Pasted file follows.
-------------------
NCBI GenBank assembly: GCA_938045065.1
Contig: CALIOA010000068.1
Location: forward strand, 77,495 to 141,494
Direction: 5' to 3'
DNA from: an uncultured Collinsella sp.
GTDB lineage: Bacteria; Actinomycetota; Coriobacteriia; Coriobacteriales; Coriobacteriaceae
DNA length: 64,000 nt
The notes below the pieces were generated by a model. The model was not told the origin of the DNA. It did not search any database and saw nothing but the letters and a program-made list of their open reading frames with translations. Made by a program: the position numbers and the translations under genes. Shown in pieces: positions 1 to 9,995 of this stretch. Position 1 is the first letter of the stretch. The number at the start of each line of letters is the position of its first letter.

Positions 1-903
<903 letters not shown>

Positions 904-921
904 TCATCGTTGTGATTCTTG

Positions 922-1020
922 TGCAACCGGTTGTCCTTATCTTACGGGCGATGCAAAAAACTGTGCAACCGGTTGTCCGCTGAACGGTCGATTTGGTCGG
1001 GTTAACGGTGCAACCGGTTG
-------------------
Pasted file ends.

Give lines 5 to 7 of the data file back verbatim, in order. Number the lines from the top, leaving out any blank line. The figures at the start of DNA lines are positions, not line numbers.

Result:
DNA from: an uncultured Collinsella sp.
GTDB lineage: Bacteria; Actinomycetota; Coriobacteriia; Coriobacteriales; Coriobacteriaceae
DNA length: 64,000 nt